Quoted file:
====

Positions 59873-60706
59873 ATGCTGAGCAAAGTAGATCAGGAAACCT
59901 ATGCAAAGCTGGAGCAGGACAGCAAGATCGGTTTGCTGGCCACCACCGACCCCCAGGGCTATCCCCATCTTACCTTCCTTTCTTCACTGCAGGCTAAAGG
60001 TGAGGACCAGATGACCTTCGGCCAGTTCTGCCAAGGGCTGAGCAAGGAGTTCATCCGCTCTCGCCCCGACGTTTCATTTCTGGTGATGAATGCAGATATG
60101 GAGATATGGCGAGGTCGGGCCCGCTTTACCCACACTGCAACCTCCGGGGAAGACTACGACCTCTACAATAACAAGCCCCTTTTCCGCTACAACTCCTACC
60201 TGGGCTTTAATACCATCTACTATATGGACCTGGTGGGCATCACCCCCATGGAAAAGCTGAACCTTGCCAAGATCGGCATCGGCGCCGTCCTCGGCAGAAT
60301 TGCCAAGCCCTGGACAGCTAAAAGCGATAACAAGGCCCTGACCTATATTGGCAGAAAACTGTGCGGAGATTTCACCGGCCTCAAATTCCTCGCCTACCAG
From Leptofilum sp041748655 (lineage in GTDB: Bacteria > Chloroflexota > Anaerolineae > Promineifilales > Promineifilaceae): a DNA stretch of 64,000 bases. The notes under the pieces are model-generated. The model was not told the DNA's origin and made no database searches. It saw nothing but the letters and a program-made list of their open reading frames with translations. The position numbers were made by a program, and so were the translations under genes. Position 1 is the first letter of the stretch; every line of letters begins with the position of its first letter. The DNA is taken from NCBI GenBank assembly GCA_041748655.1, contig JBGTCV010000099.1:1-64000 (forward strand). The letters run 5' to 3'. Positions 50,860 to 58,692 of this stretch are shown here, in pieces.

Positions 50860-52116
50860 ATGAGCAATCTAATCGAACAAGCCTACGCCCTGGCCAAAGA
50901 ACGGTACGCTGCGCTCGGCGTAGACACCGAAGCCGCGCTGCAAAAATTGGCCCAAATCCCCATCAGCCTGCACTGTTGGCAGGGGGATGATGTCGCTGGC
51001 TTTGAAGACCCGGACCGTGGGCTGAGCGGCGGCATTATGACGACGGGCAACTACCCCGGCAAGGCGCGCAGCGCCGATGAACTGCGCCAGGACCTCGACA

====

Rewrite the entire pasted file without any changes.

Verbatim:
Positions 59873-60706
59873 ATGCTGAGCAAAGTAGATCAGGAAACCT
59901 ATGCAAAGCTGGAGCAGGACAGCAAGATCGGTTTGCTGGCCACCACCGACCCCCAGGGCTATCCCCATCTTACCTTCCTTTCTTCACTGCAGGCTAAAGG
60001 TGAGGACCAGATGACCTTCGGCCAGTTCTGCCAAGGGCTGAGCAAGGAGTTCATCCGCTCTCGCCCCGACGTTTCATTTCTGGTGATGAATGCAGATATG
60101 GAGATATGGCGAGGTCGGGCCCGCTTTACCCACACTGCAACCTCCGGGGAAGACTACGACCTCTACAATAACAAGCCCCTTTTCCGCTACAACTCCTACC
60201 TGGGCTTTAATACCATCTACTATATGGACCTGGTGGGCATCACCCCCATGGAAAAGCTGAACCTTGCCAAGATCGGCATCGGCGCCGTCCTCGGCAGAAT
60301 TGCCAAGCCCTGGACAGCTAAAAGCGATAACAAGGCCCTGACCTATATTGGCAGAAAACTGTGCGGAGATTTCACCGGCCTCAAATTCCTCGCCTACCAG
From Leptofilum sp041748655 (lineage in GTDB: Bacteria > Chloroflexota > Anaerolineae > Promineifilales > Promineifilaceae): a DNA stretch of 64,000 bases. The notes under the pieces are model-generated. The model was not told the DNA's origin and made no database searches. It saw nothing but the letters and a program-made list of their open reading frames with translations. The position numbers were made by a program, and so were the translations under genes. Position 1 is the first letter of the stretch; every line of letters begins with the position of its first letter. The DNA is taken from NCBI GenBank assembly GCA_041748655.1, contig JBGTCV010000099.1:1-64000 (forward strand). The letters run 5' to 3'. Positions 50,860 to 58,692 of this stretch are shown here, in pieces.

Positions 50860-52116
50860 ATGAGCAATCTAATCGAACAAGCCTACGCCCTGGCCAAAGA
50901 ACGGTACGCTGCGCTCGGCGTAGACACCGAAGCCGCGCTGCAAAAATTGGCCCAAATCCCCATCAGCCTGCACTGTTGGCAGGGGGATGATGTCGCTGGC
51001 TTTGAAGACCCGGACCGTGGGCTGAGCGGCGGCATTATGACGACGGGCAACTACCCCGGCAAGGCGCGCAGCGCCGATGAACTGCGCCAGGACCTCGACA